I feel like I'm standing in a room with 100 people criticizing me, yet no one is paying attention to the fact I'm here too.
"She's impossible to work with!" I can hear them whisper to one another in conspiracy-like tones. "We need to study her and find ways to play on her whims! We need to hook her in and get her to play our game!"
As I hear the gossip rushing around the room, my face flushes red and my heartbeat accelerates deep within my chest. The whisperers are ripping me apart with frenzied passion. They are saying I'm overly goal-oriented and that I don't take "no" for an answer. They are even going so far as to describe me with adjectives like brash, selfish, childish, lazy and spoiled.
It's not just the name-calling I find disturbing. It is also the fact that they are sending research organizations on CIA-like quests to study me. We are talking about groups who get paid tonnes of money to conduct surveys: companies like Career Edge Organization and The American Express OPEN Small Business monitor.
Hell, even the media are in on the gossip!
Reporters from as far away as Tokyo, Berlin, and London are writing exposes on my work habits. They have even taken the liberty to crown my friends and I with nicknames like The Trophy Kids, The Echo Boomers, The Millennials and Peter Pans.
I know the whispering has been going on for years, but it seems to have picked up momentum recently. I think the typecasting was best encapsulated by a quote from a journalist from USA Today who wrote: "They're young, smart, brash. They may wear flip-flops to the office or listen to iPods at their desk. They want to work, but they don't want work to be their life."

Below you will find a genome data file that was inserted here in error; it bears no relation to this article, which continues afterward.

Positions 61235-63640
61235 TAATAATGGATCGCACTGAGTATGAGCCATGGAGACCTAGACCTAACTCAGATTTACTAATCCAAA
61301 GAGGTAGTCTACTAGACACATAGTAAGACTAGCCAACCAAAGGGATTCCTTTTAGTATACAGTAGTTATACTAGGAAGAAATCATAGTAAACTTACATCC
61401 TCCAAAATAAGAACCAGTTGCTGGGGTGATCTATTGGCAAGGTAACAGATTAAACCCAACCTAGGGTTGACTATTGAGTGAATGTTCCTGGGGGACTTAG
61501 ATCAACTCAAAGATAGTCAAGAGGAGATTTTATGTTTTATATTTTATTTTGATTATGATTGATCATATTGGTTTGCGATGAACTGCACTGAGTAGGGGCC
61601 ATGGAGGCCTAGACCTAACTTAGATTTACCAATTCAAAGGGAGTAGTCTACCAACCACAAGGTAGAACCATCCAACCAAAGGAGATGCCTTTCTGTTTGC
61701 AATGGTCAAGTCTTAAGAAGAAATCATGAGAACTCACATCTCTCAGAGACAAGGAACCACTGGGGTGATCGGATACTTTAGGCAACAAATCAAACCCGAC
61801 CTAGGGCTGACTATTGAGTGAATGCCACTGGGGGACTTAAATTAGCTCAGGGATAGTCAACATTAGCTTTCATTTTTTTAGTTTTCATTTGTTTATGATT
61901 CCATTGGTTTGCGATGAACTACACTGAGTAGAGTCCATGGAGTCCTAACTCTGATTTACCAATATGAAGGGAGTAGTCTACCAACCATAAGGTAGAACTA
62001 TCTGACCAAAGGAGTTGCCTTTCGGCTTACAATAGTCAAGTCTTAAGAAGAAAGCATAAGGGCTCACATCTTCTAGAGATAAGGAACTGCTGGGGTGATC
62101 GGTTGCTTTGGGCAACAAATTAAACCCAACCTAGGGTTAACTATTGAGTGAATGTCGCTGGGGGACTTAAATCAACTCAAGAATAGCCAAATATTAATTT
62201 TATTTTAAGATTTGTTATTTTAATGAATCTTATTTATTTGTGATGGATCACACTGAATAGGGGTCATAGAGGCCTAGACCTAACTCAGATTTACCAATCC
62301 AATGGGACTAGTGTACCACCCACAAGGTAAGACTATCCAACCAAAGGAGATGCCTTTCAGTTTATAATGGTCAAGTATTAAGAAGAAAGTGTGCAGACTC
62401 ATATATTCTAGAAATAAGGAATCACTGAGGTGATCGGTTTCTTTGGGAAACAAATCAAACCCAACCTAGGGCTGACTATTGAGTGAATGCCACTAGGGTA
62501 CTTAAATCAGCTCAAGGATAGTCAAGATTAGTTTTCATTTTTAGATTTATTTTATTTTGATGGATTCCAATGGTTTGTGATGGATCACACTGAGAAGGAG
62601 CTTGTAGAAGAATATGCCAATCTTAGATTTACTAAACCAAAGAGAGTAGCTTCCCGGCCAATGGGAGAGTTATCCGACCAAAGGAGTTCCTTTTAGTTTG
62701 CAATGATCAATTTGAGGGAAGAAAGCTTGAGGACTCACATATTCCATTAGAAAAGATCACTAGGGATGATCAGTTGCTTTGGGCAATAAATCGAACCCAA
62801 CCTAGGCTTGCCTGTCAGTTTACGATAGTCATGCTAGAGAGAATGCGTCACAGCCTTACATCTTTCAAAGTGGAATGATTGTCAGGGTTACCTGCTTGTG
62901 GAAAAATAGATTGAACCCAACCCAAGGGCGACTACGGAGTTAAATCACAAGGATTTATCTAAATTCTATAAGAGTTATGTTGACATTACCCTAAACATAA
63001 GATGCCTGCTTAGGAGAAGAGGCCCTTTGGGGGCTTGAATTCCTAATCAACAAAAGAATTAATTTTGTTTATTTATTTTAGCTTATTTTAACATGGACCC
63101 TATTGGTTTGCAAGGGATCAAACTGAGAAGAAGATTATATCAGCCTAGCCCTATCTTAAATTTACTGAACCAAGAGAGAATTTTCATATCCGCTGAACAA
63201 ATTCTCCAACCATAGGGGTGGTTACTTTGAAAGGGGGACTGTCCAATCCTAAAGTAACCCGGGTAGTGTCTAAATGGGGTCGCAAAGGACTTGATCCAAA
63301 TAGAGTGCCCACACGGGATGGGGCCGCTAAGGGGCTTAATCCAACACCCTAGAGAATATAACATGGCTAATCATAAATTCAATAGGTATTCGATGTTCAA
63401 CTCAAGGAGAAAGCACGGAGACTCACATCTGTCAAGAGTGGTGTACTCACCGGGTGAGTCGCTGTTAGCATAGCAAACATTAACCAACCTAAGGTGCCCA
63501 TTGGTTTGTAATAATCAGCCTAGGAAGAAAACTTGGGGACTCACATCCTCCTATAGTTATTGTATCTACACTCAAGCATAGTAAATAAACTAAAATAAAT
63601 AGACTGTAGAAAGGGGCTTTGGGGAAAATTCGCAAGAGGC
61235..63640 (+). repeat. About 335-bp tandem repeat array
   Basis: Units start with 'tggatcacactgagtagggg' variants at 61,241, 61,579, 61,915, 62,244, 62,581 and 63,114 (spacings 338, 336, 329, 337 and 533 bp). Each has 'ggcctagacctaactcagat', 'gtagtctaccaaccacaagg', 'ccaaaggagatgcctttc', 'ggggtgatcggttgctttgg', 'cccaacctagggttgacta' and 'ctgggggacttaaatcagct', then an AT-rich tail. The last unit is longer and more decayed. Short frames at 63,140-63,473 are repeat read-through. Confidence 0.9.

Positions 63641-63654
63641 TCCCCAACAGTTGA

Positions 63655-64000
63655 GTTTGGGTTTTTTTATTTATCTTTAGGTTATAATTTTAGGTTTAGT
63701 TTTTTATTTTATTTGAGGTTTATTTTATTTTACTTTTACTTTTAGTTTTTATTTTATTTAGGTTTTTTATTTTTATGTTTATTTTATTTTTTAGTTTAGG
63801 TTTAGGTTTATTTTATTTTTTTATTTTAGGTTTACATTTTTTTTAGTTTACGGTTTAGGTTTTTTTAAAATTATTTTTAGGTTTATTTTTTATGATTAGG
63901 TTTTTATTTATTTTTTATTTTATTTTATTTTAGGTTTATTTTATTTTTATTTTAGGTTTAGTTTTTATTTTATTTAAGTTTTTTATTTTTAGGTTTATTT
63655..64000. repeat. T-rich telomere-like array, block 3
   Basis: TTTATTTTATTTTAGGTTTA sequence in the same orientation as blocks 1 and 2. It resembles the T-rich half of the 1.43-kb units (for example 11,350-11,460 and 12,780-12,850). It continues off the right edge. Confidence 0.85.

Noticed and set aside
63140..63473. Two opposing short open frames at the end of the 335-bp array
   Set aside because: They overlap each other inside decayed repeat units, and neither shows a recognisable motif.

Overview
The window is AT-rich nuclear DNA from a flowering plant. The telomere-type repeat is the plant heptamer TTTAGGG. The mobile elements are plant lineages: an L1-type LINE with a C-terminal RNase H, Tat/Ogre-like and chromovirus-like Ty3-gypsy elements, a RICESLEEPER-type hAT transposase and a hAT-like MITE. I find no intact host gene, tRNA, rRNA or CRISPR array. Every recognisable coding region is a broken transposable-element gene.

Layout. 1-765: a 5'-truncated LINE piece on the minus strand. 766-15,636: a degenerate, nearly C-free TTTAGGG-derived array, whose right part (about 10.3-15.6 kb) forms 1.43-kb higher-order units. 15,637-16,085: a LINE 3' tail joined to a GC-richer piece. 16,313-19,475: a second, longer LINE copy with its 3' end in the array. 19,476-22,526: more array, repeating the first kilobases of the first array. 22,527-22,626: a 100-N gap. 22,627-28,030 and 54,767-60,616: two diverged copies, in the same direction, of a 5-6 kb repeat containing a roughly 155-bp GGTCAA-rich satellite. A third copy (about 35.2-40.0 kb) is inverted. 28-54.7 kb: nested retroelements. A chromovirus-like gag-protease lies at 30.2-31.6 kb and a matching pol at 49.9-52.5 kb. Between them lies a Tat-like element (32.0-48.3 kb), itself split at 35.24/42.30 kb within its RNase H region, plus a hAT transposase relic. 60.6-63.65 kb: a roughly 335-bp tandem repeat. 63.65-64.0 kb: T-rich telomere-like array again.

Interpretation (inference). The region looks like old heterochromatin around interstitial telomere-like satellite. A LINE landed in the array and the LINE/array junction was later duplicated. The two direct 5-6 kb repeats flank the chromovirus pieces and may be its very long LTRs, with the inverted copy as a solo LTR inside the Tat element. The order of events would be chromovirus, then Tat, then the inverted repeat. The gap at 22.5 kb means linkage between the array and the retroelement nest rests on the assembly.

As the whispering intensifies, I'm left wondering: has this really happened every time a generation walked the plank from childhood to adulthood?
Are the wishes of people aged 18- to 30-years-old so off-the-wall different from our parents and grandparents that everyone else feels the need to label us as anomalies and study us with scrutiny? Are you telling me that we are truly that out of whack with humanity?
Surely, we aren't the first crop of humans to ask for flexible work hours and kinder bosses. There is no way we are the only people to actively seek meaning within our jobs and careers. And I don't believe for a second that we are the earliest generation to hope for recognition from our superiors after a job well done.
O.K., I realize we can be more demanding than other generations. But maybe we are also the first generation that's had enough affluence to stand up and question the sterile corporate structure we are destined to function within for the next 30-or-so-years. (Or maybe we simply have more balls and ovaries than previous generations, I don't know.)
This Friday, the Whistler Chamber of Commerce is hosting a special event called "Bridging the Generation Divide" with Community Futures-Howe Sound to flesh out different tactics business owners can use to "hook" and "get buy in" from Generation Y workers, a.k.a. my friends and I.
And as bosses and employers gather to discuss Generation Y, I can only hope they will not gossip about us using the derogatory language people around the world are promoting. I hope they won't revert to the blatant stereotyping when describing our work habits. And I hope they will completely refrain from using the adjective "brash."
I am also optimistic, perhaps blindly so, that as business owners meet to hash out strategies to deal with us, they will also keep in mind my generation makes up over one-third of the working population in Whistler and we are the single largest group in the workforce. (The latest census of Whistler, conducted in 2006, pegs Generation Y-ers at 3,000 and people aged 30 to 65 at about 4,745.) In other words, I hope they will recognize that we are a key part of the population mix in Whistler and we have been for quite a while.
Please, let's drop the stigma, the whispering and the name-calling. Those of us who form Generation Y are a crucial part of the worldwide workforce. And we will also continue to be important to this resort municipality's economy into the future.
On the other hand, blindly stereotyping us won't help anyone in the long run, no matter what generation you belong to.